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see satellite, artificialsatellite, artificial,
object constructed by humans and placed in orbit around the earth or other celestial body (see also space probe). The satellite is lifted from the earth's surface by a rocket and, once placed in orbit, maintains its motion without further rocket propulsion.
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; space explorationspace exploration,
the investigation of physical conditions in space and on stars, planets, and other celestial bodies through the use of artificial satellites (spacecraft that orbit the earth), space probes (spacecraft that pass through the solar system and that may or may not
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(spût -nik) Any of a series of Soviet artificial satellites, the first of which – Sputnik 1 – was the first spacecraft to be placed in orbit. This 58-cm diameter sphere, weighing 84 kg, was launched on Oct. 4 1957; it burnt up in the Earth's atmosphere 92 days later. The orbit had a period of 96 minutes, an apogee and perigee (highest and lowest altitudes) of about 950 km and 230 km, and was inclined at 65° to the equator. Its radio signals were transmitted every 0.6 seconds. It contained few instruments, being intended as a test vehicle. The launching of Sputnik 1 had a profound effect in accelerating America's space program.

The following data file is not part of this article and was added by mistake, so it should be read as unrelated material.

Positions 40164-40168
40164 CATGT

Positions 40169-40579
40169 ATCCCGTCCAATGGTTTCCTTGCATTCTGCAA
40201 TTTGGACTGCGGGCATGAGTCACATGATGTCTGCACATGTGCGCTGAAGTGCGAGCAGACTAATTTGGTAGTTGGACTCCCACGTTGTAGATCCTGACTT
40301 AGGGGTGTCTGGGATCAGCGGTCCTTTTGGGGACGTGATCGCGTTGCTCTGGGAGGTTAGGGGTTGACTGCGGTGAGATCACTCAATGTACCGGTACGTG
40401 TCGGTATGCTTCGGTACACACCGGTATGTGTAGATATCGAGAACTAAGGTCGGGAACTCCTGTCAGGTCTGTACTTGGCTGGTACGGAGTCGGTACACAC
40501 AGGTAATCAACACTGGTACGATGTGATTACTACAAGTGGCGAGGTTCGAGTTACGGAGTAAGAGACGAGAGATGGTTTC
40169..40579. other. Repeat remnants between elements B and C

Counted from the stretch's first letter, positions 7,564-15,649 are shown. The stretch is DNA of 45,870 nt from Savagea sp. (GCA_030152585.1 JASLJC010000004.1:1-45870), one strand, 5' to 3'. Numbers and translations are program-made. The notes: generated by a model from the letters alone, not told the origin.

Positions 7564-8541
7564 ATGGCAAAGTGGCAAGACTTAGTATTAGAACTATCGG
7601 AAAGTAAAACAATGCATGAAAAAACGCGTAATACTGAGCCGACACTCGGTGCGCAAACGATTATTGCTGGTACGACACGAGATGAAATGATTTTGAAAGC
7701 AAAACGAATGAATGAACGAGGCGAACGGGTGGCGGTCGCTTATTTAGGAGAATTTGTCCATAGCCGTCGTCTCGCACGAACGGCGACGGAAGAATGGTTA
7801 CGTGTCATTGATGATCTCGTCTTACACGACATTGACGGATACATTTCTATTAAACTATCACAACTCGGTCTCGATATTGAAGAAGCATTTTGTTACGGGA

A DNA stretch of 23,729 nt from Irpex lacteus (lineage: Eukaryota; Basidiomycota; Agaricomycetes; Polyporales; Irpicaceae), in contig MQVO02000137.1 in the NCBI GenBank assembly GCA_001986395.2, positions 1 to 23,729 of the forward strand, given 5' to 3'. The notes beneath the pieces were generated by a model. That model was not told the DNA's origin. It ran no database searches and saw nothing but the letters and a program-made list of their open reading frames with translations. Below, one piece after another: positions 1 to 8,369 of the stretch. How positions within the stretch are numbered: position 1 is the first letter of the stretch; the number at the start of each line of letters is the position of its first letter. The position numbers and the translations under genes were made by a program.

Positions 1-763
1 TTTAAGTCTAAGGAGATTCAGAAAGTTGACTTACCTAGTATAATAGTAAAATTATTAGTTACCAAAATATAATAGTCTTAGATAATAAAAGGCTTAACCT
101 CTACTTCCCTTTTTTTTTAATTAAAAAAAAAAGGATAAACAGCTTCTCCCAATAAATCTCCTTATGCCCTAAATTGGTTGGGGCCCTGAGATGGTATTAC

Sputnik 2, launched on Nov. 3 1957, was very much bigger. It carried about 500 kg in payload, including a live dog, Laika, which survived the launch, as well as 10 experiments. Sputnik 3, launched on May 15 1958, weighed about 1330 kg and remained in orbit for 691 days.

References in periodicals archive ?
I shall not easily forget the relief I felt when we first saw Sputnik 1 shooing across the sky in good agreement with my prediction.
I found then that the easier and most successful way of observing a Sputnik was to mount a pair of binoculars on a tripod with three axes, one of which permitted tracking along the plane of the orbit.
uk MYSTERY MAN J David Whalley investigated reports of the crash of a Sputnik satellite, inset
Within a month, the Soviets launched a second Sputnik and this one with a dog onboard.
Sputnik also prompted radical improvements in our education system and enormous advances in science and technology including the dawn of GPS, photography from space, weather satellites, cell phones, and the Internet, for starters.
For them, the story of Sputnik has surprising relevance to current events-President Bush, the war in Iraq, the threat of global terrorism, the threats from global warming, etc.
Hoffman also brought in Paul Dickson, bestselling author of Sputnik, the Shock of the Century, as chief consultant, plus the respected television journalist, Mark Shields as storyteller/narrator and influential rock musician, Thomas Dolby, who will provide the musical soundtrack and the film's title song.
Reconsidering Sputnik contains something of value for anyone interested in space history.